Each quest is made up of different quest notes, which are built and stored in a separate list. That means if you want to add a completely new quest, you have to build each quest node in the same file (which is one step of the quest, such as approaching the first NPC, fetching an item, killing X monsters, etc.), then put them together in this format. Not pretty.

As you can see, not an easy thing to decipher except for the constants in all capitals. Now, there is a bit of comment at the top of the area that defines all the quests, but this is a the top of a 7450 line file that is about 355 KB in size! keep in mind that M59 does not have a whole lot of quests, since that really isn’t the focus of the game. So, this method can get very unwieldy.

In addition, adding new quests that don’t follow a typical pattern can be very difficult. At one point in M59′s development, we thought about adding in multiplayer quests: quests that players could cooperate or compete against each other while doing the quest. Unfortunately, the existing setup did not allow us to add in these options very easily, as it would have required re-writing major sections of the quest engine. As mentioned above, it can be difficult to deviate from what has been established.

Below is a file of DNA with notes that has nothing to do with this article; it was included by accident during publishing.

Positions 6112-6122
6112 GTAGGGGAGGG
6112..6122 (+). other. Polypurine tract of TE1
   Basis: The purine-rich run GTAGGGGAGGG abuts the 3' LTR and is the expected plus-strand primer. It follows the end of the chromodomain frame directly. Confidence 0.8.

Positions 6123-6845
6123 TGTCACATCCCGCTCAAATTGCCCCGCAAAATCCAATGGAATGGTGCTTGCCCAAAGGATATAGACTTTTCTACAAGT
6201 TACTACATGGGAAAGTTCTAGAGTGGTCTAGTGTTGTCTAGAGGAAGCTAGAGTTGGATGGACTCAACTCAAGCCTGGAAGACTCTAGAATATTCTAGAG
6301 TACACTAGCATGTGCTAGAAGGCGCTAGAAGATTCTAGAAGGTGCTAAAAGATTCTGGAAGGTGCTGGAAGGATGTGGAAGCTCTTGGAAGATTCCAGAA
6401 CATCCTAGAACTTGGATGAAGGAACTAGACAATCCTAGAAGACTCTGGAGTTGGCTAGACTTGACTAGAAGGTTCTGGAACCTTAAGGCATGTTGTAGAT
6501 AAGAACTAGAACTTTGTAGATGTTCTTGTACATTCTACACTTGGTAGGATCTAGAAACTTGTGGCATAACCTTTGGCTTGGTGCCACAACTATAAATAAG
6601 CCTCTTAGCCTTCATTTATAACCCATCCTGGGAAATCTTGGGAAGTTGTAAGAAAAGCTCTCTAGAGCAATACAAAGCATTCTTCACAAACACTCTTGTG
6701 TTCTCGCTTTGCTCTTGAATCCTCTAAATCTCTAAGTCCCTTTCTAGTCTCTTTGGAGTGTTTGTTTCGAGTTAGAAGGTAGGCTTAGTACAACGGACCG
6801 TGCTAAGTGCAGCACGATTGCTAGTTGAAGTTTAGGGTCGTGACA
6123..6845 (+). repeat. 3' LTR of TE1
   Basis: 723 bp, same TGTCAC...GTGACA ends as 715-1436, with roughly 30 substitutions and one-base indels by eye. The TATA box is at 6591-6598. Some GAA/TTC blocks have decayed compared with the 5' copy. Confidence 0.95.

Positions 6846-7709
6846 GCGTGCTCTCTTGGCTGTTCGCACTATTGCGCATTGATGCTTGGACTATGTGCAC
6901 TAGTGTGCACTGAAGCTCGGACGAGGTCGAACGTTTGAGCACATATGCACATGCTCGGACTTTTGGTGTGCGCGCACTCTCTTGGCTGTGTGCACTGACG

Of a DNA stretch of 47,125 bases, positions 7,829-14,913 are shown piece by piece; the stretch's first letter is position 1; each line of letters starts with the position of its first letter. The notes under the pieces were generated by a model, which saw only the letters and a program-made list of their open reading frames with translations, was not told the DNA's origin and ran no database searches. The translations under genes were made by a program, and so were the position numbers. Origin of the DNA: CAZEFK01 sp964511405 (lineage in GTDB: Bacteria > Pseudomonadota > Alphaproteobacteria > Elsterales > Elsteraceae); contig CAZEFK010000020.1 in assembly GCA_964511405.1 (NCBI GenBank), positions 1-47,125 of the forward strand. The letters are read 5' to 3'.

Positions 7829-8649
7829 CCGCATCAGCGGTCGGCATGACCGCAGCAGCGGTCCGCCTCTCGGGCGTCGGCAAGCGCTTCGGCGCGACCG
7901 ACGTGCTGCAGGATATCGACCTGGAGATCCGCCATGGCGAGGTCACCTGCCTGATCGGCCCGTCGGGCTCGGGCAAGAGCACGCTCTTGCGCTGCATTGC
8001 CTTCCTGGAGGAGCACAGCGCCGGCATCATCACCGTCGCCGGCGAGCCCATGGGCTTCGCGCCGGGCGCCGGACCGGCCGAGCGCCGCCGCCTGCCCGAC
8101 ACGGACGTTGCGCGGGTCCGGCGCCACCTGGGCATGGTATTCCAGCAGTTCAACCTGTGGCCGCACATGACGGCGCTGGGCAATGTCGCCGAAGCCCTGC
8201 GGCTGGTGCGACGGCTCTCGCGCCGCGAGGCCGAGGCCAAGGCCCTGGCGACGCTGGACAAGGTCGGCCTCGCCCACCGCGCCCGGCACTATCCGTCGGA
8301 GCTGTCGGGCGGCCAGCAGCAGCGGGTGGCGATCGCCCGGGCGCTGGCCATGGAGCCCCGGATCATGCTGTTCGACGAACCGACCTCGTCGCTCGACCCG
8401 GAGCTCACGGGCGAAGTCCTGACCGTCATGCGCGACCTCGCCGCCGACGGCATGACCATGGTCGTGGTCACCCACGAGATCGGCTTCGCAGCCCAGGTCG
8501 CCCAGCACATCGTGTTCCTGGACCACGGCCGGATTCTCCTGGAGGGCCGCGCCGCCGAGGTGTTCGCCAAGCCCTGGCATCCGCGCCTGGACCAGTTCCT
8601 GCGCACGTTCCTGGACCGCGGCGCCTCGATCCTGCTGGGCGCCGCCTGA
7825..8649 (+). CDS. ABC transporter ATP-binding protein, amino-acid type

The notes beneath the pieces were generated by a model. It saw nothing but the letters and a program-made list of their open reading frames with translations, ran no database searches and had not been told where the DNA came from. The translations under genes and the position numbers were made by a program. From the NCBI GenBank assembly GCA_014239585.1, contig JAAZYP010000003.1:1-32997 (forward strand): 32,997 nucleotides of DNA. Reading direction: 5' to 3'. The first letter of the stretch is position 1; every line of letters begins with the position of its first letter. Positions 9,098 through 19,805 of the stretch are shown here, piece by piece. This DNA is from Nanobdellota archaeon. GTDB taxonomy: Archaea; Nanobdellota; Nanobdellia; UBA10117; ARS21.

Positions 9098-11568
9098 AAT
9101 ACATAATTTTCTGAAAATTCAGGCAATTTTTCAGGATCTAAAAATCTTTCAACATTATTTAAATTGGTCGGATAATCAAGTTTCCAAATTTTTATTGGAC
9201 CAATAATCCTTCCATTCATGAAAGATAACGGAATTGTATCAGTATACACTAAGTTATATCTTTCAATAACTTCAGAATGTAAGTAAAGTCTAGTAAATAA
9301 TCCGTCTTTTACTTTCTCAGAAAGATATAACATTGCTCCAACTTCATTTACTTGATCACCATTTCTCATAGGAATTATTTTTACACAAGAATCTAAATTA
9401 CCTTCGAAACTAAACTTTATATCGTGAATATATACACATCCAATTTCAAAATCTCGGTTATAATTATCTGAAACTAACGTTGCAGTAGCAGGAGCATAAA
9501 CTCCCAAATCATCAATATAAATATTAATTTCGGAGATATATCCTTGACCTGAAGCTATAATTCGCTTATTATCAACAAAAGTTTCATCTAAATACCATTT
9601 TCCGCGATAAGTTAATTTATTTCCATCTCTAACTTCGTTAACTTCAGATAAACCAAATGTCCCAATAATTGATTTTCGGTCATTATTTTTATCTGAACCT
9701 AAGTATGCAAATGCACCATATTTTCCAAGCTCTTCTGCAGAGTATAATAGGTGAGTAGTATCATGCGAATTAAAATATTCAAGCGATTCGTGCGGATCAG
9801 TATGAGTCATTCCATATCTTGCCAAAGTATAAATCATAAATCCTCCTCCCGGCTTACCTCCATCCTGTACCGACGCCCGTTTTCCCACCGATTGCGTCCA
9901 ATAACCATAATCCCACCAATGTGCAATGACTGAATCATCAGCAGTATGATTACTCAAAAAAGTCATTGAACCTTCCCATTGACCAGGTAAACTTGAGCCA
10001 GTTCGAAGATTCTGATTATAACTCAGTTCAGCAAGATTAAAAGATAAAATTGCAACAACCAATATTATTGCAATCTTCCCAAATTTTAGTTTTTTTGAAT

Hopefully this gives a tiny bit of insight into some of the decisions that go into system design. You have to have a good, solid base to work from, and you have to keep extensibility and maintainability in mind when you develop the game. However, there are trade offs for every decision: making a generic system to allow easy addition of new content could end up restricting the type of added content. Adding new content not anticipated at the time of the system development can also make it hard to add new types of content to the game. As usual, there is no silver bullet.

Any other thoughts on this topic?







13 Comments »

  1. Awesome, awesome post! Thanks for sharing that — it was quite an eye-opener for me!

    I do a fair amount of database work in my day-to-day job and often I’ve thought about how databases could be used to manage the various “specs” of different objects in games. Since I’m not a game designer, this seemed like sheer brilliance to me on my part (I’m often given to such flights of fancy). Some time ago the bubble burst when I learned that — duh — of course that’s how they do it! But this post was the first really clear illustration for me.

    Comment by chabuhi — 19 July, 2006 @ 8:51 PM

  2. Yeah, databases are very commonly used in modern online games. Some use them to store data as describe above, but others use them to store the state of the world. Since you work with databases, chabuhi, I’m sure you know how notoriously cranky they can be. :)